Labour costs could soar by up to 20% in some sectors

While firms may feel the pressure, workers can expect wage increases this year. With low unemployment, potential nominal wage growth of around 4 to 5 per cent and inflation expected to stabilise at around 2 to 3 per cent this year, real wage growth i
While firms may feel the pressure, workers can expect wage increases this year. With low unemployment, potential nominal wage growth of around 4 to 5 per cent and inflation expected to stabilise at around 2 to 3 per cent this year, real wage growth is on the cards for the man in the street, said OCBC economist Selena Ling. -- ST PHOTO: KEVIN LIM

Firms will feel pain of higher foreign worker levies and tight labour market

The double whammy of higher foreign worker levies and a manpower crunch could send labour costs in some sectors soaring by as much as 20 per cent this year.

The hit will come on July 1 when companies in the services, manufacturing and construction sectors face levy hikes of between $15 and $200 for each foreign worker on staff.

"The tighter labour market and the full force of levy measures are going to make it a pressuring environment for companies," said Mr Kurt Wee, president of the Association of Small and Medium Enterprises.

The pain will be felt particularly in the building game. Monthly levies will increase to a record $950 for each lower-skilled foreign worker hired by construction firms.

OKP Holdings group managing director Or Toh Wat described the increase as "an all-time high", and firms that hire more lower-skilled construction workers will be harder hit. Mr Or expects the company's overall labour costs to go up by 10 to 20 per cent.

Service sector firms like restaurants will continue to face "a tremendous labour crunch", warned DBS economist Irvin Seah.

UniSIM labour economist Randolph Tan singled out manufacturing as a challenging sector. "Manufacturing is in need of a new pillar to replace electronics and has been struggling to find its footing amid a more competitive global environment," he said.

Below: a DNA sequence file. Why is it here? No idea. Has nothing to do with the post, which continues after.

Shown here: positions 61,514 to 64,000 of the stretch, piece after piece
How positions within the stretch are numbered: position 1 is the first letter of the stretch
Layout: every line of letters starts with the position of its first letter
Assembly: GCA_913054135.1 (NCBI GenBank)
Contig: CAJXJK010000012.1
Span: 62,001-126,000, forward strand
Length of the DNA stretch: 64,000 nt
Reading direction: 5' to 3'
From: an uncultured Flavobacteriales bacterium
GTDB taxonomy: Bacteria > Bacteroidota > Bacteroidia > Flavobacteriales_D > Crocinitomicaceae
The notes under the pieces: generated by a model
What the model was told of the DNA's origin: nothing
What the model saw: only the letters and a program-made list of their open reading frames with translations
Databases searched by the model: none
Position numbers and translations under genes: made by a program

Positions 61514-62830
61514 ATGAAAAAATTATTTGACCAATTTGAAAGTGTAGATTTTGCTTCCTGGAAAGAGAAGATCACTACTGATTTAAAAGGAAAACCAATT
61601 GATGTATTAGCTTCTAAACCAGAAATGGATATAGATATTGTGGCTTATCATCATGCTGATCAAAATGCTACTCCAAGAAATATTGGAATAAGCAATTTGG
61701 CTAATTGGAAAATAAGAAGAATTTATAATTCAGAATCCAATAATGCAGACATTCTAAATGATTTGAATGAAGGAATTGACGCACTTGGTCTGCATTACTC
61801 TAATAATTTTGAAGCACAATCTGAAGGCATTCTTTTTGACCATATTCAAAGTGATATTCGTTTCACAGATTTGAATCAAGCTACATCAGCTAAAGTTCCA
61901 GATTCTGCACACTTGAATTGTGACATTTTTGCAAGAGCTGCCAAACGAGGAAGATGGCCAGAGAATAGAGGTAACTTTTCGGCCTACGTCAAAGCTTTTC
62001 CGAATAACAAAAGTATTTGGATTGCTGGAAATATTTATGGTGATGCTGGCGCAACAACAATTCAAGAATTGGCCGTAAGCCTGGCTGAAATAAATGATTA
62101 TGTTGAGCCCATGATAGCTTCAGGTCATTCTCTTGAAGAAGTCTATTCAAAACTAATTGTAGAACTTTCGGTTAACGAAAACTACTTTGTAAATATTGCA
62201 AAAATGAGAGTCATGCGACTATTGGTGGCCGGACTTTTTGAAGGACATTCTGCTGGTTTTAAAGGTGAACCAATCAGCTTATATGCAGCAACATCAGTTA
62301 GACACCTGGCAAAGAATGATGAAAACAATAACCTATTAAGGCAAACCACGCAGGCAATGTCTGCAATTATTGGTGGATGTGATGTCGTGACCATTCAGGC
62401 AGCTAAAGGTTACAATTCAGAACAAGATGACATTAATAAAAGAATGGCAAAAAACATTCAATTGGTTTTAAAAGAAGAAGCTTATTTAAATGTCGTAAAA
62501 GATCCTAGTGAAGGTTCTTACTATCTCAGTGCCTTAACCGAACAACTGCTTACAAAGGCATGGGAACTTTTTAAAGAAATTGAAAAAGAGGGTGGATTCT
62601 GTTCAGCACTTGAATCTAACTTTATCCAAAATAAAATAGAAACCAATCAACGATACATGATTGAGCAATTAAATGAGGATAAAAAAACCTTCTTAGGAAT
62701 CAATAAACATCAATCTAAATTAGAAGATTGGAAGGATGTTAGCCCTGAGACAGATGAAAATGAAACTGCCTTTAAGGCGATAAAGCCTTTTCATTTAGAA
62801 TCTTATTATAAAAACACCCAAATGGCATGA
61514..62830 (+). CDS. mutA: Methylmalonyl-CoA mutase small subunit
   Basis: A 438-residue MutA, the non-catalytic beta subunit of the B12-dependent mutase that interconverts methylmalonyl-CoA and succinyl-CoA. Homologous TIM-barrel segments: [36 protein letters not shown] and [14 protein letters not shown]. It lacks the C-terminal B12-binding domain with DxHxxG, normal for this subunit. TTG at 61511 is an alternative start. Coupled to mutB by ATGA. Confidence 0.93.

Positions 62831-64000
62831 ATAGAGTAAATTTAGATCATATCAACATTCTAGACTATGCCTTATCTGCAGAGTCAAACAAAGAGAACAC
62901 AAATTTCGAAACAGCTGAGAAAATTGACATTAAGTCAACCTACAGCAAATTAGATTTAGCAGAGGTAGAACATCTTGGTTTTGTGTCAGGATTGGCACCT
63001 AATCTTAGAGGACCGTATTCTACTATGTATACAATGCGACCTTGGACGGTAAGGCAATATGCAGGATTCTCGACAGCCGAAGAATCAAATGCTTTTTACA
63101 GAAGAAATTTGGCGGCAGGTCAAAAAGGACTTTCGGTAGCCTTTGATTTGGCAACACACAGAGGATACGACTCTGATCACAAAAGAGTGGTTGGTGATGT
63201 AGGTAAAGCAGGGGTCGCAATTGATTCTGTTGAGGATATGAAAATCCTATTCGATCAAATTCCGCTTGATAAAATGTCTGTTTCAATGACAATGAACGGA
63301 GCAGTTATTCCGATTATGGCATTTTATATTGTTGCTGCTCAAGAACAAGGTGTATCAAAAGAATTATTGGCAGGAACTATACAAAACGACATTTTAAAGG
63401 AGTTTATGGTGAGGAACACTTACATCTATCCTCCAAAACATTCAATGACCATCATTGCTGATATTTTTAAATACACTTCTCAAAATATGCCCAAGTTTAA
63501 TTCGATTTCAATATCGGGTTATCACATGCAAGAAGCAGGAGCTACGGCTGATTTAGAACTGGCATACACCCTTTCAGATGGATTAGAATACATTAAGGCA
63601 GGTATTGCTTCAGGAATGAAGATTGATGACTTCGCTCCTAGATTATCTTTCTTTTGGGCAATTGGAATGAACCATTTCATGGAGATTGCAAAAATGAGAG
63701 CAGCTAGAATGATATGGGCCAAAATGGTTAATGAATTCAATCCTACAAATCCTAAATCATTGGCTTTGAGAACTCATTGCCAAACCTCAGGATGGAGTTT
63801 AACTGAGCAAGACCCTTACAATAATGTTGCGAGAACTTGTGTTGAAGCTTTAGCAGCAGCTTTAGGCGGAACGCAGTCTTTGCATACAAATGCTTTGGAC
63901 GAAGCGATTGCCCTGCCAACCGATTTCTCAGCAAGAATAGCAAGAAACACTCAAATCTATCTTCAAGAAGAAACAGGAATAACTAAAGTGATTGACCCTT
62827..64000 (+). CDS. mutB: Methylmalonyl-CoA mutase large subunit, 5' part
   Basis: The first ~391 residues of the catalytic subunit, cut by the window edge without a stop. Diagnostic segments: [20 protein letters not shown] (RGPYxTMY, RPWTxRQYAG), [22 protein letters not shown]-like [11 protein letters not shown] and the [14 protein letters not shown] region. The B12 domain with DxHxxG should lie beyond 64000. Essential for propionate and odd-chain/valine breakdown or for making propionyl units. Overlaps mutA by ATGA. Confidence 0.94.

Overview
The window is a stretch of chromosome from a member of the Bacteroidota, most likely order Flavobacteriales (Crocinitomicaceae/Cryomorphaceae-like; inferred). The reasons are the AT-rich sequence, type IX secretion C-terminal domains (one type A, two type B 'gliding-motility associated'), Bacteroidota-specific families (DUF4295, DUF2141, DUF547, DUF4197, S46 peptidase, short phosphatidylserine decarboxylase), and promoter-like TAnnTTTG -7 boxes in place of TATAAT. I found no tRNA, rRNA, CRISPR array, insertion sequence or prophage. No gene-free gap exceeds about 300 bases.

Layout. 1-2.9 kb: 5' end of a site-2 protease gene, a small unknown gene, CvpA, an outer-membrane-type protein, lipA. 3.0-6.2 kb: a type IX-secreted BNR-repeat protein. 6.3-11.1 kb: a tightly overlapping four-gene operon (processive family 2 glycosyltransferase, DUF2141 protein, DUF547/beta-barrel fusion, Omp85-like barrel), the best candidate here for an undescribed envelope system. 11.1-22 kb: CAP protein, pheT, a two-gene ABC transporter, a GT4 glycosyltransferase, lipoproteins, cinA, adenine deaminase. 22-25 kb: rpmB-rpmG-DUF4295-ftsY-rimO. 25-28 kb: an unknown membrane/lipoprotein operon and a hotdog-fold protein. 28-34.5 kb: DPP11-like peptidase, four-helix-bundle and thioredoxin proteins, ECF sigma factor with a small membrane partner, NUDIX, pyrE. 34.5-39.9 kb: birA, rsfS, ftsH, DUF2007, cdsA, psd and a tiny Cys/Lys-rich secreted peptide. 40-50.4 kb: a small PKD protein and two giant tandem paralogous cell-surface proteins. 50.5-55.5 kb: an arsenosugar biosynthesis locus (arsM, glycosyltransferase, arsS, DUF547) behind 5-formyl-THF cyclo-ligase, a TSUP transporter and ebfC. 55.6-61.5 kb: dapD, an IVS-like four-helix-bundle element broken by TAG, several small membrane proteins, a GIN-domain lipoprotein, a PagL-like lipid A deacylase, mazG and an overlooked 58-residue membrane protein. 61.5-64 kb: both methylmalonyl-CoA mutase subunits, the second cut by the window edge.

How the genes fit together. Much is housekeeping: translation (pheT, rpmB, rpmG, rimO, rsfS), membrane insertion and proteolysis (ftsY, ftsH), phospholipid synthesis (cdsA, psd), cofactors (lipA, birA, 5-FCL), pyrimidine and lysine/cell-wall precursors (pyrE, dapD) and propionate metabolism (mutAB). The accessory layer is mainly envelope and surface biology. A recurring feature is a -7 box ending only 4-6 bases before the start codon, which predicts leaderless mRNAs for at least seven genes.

His comments come a week after hard-disk maker HGST Singapore laid off 530 workers.

But the outlook is not entirely bleak.

UOB economist Francis Tan said the Government will continue to provide lifelines: "The main thing is that companies will need to know how to obtain the value from government incentives, in order to bolster their profit margins in the midst of rising costs from the labour market."

The national jobs bank that will start operating from August can also make it cheaper for firms to hire workers, said Singapore Management University economist Hoon Hian Teck, who added: "The reduced cost of recruitment and tighter labour market can mean higher wage earnings."

While firms may struggle, workers can expect wage increases this year, analysts said.

With low unemployment, potential nominal wage growth of around 4 to 5 per cent and inflation expected to stabilise at around 2 to 3 per cent this year, "real wage growth is on the cards for the man in the street and may come as relief to some workers", said OCBC economist Selena Ling.

Labour MP Zainal Sapari welcomed the prospects of higher pay but said the increases will make a difference only if low-wage workers get pay rises as well.

MP Zainudin Nordin wants more attention given to older workers.

"I hope to see the re-employment age extended from 65 to 67 this year," said Mr Zainudin, who chairs the Government Parliamentary Committee for Manpower.

"Otherwise those who had their employment extended will lose their job abruptly when they turn 65 this year.

"We need to discuss it this year, otherwise another year will pass in the blink of an eye."

tohyc@sph.com.sg